Tall, mature pine trees stand in front of Caterpillar’s Clayton plant, measuring the past two and a half decades in feet instead of years.
Caterpillar, which celebrated its 25th anniversary in Johnston County on March 2, measures those years differently too: in the 175,000 machines that have come off the line since the plant opened.
“If we take a look at the work and put it on the low end, low-productivity operators, they could have excavated Johnston County and the seven surrounding counties four feet deep,” said Doug Petterson, Caterpillar’s general manager for building-construction products. “That is a huge amount of work. ... If you don’t like what’s going on in Washington, D.C., you could bury that 100 feet deep.”
The machines Caterpillar builds in Clayton, first backhoes and now small-wheeled loaders, mainly end up on construction sites, both residential and commercial. Petterson used a few more examples of how much work the 175,000 Clayton-produced machines could do: excavate all of Massachusetts or build Grandfather Mountain State Park eight times. But Petterson said what the machines do day to day is actually more impressive.
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“While that’s an interesting statistic, what’s important is, think of all the streets, all the sewers, all the houses that this equipment has built that has made people’s lives better,” Petterson said.
Caterpillar opened in Clayton in 1991 and sold its first machine, a Cat IT28B, in 1992. The company buffed and shined a restored model and had it on display for an anniversary ceremony, next to the plant’s current small-wheeled flagship, the 938M.
Clayton plant manager Vic Baluis said the company produces six models of its small-wheeled loaders in the 435,000-square-foot plant, today employing slightly more than 400 people. He credits the Clayton employees with keeping the plant viable in Johnston County.
“None of the success this company and facility has or had would be possible without the great work from the employees we have currently and that we’ve had in the past,” Baluis said. “The Johnston County community has been a great partner in making us successful. Twenty-five years in the same location is rare when you look at the data for companies.”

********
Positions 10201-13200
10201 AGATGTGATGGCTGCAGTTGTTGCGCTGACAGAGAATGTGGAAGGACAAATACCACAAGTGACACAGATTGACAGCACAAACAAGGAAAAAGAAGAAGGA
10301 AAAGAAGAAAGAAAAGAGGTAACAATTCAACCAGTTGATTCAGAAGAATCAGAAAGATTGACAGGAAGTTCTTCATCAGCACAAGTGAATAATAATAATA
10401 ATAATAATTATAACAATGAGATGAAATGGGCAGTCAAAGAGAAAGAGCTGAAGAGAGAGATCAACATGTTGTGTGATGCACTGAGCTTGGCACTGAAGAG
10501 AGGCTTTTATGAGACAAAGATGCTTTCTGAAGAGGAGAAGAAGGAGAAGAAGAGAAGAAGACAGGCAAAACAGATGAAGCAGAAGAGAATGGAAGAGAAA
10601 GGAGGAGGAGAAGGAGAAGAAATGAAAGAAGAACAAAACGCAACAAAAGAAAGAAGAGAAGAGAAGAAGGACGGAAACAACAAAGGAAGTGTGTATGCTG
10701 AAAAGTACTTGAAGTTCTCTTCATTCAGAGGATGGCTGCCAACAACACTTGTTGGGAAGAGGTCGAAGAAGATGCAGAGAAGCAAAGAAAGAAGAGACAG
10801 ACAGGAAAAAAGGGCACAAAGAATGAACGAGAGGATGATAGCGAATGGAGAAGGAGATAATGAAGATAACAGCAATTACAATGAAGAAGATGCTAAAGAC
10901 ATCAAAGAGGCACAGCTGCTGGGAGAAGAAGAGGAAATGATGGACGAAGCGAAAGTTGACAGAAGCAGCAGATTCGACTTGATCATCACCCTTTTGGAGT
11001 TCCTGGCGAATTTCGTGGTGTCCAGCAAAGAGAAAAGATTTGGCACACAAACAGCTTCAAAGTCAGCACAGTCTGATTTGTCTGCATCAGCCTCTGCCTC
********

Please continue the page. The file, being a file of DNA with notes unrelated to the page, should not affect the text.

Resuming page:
Petterson rattled off a number of statistics about how rare it is for a 25-year-old plant to still be in business with the same company, in the same location, putting the figure at less than 25 percent nationally. About 18 months ago, Caterpillar went through a round of layoffs at several of its plants, including its headquarters in Peoria, Ill., and in North Carolina, where it closed its Franklin plant. But Clayton was spared, and today Caterpillar employs 2,000 workers in North Carolina.
Ken Hoefling, Caterpillar’s vice president for building-construction products, thinks the company’s presence in the Triangle isn’t fully known, that old-line manufacturing isn’t seen with the same kind of excitement as a tech company, though he believes heavy equipment requires its own form of sophistication.
“We need high-quality people,” Hoefling said. “Look at the technology that we’re putting on some of these machines. We need high-quality software engineers just like the Triangle does or SAS or anybody like that.”
While the public might not fully know the complexities of Caterpillar products, the company’s work is ubiquitous around the Triangle, where construction sites abound. Hoefling said the company is optimistic as the building market rebounds, and he said there’s much to like in President Donald Trump’s plan to put $1 trillion into the country’s infrastructure.
“When you look at an infrastructure investment like the president wants to do, that’s twofold for us,” Hoefling said. “One, it will put our machines to work, but more importantly, it’s an investment in our infrastructure as a country to allow us to be more competitive, which is what we need.”
Petterson said the company hopes to see a 50th anniversary in Clayton, but he suspects the way products are built today will quickly give way to something else. He told the workers assembled for the ceremony that robotics would play a larger role in the company’s future, but he also suggested the company would invest in its current workforce.
A few miles down the road from Caterpillar’s Clayton plant, construction is underway on Novo Nordisk and Grifols expansions, a combined $2 billion in investment that puts Caterpillar in a larger industrial community. To the east and west of Caterpillar, thousands of homes have popped up since the plant opened in 1991. Johnston County is night and day from what it was 25 years ago, but Baluis said that’s to Caterpillar’s advantage.
“As the surrounding community grows, surrounding business grows, it brings in a more diverse workforce for us to be able to draw from,” Baluis said. “And overall, the economy of the community is improved when you see that kind of growth. It has been a positive experience for us.”
On the day of Caterpillar’s anniversary in Clayton, federal agents searched the company’s Peoria headquarters, focusing on financial filings, according to media reports and a statement by the company. The company had no comment on how the investigation in Illinois might affect Clayton jobs or production.
Drew Jackson; 919-603-4943; @jdrewjackson